Over the past few years I’ve found that it’s one thing to talk about my general experiences of being gay – what it’s been like in the church, how my theology has developed, the struggles and joys of it all – and it’s another thing entirely to talk about the specific, daily reality of finding certain men attractive.
During the hormonal maelstrom of insanity (i.e. grades 6-12…and college) I constructed an identity of being almost “non-sexual,” as it were. I didn’t do this intentionally, of course, it was just the natural result of years spent sitting silently while everyone else talked about girls/boys without ceasing; I didn’t even know what was happening. In fact, while I was still closeted, my lack of participation in those “conversations” (a.k.a. objectifying sin-fests) gave me an inflated sense of self-righteousness, as if I were floating above the lustful mire in which my peers were happily glutting themselves. Meanwhile, gay porn. Let’s give a round of applause for cognitive dissonance and emotional stunting.
Because I thought it was literally impossible for me to be attracted to guys (despite some pretty substantial evidence to the contrary), I simply ascribed my lack of opposite-sex attraction to greater spiritual maturity – I thought, In college I’ll fall in love with a girl, it’s just that these ones are far too frivolous and strange for me.
But college was more of the same, especially for the first three years. It felt like the only things people consistently talked about were movies, predestination vs. free will, and dating, and I found myself telling lie after lie after lie after lie; “What’s the first thing you notice about a woman?” “Uhhh, hair.” “What’s the most attractive part of a woman?” “Uhhh, hair.” “Describe your ideal woman.” “Uhhh, she has a good personality…and hair.” Everyone else was able to go into great detail about their dream partner, their dream date, their crushes and their “types,” but fear and confusion and shame constricted my lungs and I could only manage short, shallow responses. Although I knew I came across as abnormally disinterested in romance, at least no one would find out the real answers to those questions.
Even now that I’m fairly open about everything, I’ve found that I still don’t know the proper place of my attractions in every-day conversations. I’ve put so much effort into not allowing my sexuality to “define me” that I’m afraid I’ve rendered it unhelpfully abstract. My sexuality is anything but abstract, and yet bringing it up in concrete, personal ways is fraught with ambiguities, questions, and doubts. It took me six months to finally tell someone who I had my massive crush on because I didn’t want it to become more of a “thing” than it really was (there are some hideously embarrassing stories buried in those six months, by the way), but keeping it a secret only reinforced my feelings of shame and isolation. I felt free to talk about the emotions I had to deal with every time I was near the guy, but for some reason it seemed unacceptable to actually say who it was and why I found him compelling. For what it’s worth, once other people knew, I became much less obsessive and much more peaceful; something that used to incite feelings of anxiety was transformed into an occasion for community and the extension of grace.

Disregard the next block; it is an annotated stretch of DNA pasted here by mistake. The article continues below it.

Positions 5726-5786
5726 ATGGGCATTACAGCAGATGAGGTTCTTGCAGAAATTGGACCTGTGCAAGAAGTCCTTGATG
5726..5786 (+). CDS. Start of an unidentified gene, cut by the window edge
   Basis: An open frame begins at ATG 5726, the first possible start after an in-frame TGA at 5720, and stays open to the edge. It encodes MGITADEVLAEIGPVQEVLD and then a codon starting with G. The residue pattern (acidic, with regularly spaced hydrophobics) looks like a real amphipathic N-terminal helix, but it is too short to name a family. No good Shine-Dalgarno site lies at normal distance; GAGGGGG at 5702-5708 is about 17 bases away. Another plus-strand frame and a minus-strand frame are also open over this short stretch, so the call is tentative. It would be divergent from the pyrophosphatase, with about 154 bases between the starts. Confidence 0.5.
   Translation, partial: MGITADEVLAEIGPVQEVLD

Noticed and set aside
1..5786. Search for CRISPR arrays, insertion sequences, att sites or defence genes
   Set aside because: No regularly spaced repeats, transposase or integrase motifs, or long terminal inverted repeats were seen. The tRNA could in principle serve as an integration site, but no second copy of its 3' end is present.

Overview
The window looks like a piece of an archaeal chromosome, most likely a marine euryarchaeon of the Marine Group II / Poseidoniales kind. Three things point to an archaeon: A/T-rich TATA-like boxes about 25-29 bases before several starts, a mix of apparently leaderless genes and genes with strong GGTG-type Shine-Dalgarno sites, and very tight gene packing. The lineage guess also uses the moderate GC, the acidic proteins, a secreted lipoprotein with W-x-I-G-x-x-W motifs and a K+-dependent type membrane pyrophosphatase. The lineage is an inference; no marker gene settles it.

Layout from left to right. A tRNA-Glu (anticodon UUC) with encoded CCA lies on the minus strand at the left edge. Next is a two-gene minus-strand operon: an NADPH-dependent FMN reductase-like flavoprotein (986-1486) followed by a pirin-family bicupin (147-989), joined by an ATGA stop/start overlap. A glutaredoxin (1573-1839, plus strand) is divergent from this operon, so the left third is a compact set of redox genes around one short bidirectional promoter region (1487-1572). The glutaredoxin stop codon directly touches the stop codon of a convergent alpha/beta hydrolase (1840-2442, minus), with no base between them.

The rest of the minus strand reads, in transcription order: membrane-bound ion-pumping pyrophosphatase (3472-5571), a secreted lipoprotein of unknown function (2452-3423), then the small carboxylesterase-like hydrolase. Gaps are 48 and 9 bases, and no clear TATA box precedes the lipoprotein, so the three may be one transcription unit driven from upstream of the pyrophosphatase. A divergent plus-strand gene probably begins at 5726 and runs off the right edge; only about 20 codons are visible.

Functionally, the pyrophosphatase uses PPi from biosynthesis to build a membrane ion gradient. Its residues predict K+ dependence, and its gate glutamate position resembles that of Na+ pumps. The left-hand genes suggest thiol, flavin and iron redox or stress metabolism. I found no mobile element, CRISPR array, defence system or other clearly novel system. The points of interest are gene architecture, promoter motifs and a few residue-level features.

Maybe it’s because I’m so tired of feeling like I need to cover-up or ignore the fact that I’m a sexual being, maybe it’s because I hate hiding things from those who are close to me, or maybe it’s just because I haven’t realized that this may be something that falls under the category of “painful sacrifice,” but I think it does more harm than good to be so guarded about the specifics of my attractions, especially in the context of close and empathetic friends.
Toward the end of the summer, one of those friends leaned over to me in the middle of a wedding reception and casually asked if I was often attracted to people of different ethnicities. This led to a brief exchange that bounced around topics with ease. I was filled with a profound sense of gratitude and a little bit of wonder at how great it felt to be treated as someone acquainted with the common human experience of finding another person mysteriously captivating. The good intentions of trying to keep my homosexuality from dominating my self-perception were leading me to sever ties with my sexuality as a whole, with occasionally disastrous results. It may have made it easier to feel “in control,” but it definitely made it harder to feel human. To have my sexuality addressed with the nonchalant levity appropriate for the setting ended up being an unexpected gift for which I am still thankful (love you, K.!).
Is this a common problem? I’d like to hear your opinions on this because I’m still very much in medias res. How to simultaneously avoid both complacent “acceptance” of every aspect of my homosexuality as well as retreat into the simplistic-yet-harmful experience of appearing non-sexual? I imagine the word “tension” will show up at some point.
I believe this is something conservative evangelicals really need to think through carefully, for even though it doesn’t have any urgent theological significance, it deeply affects how we interact with our brothers and sisters navigating the complex and frequently confusing social wonderland of same-sex attraction.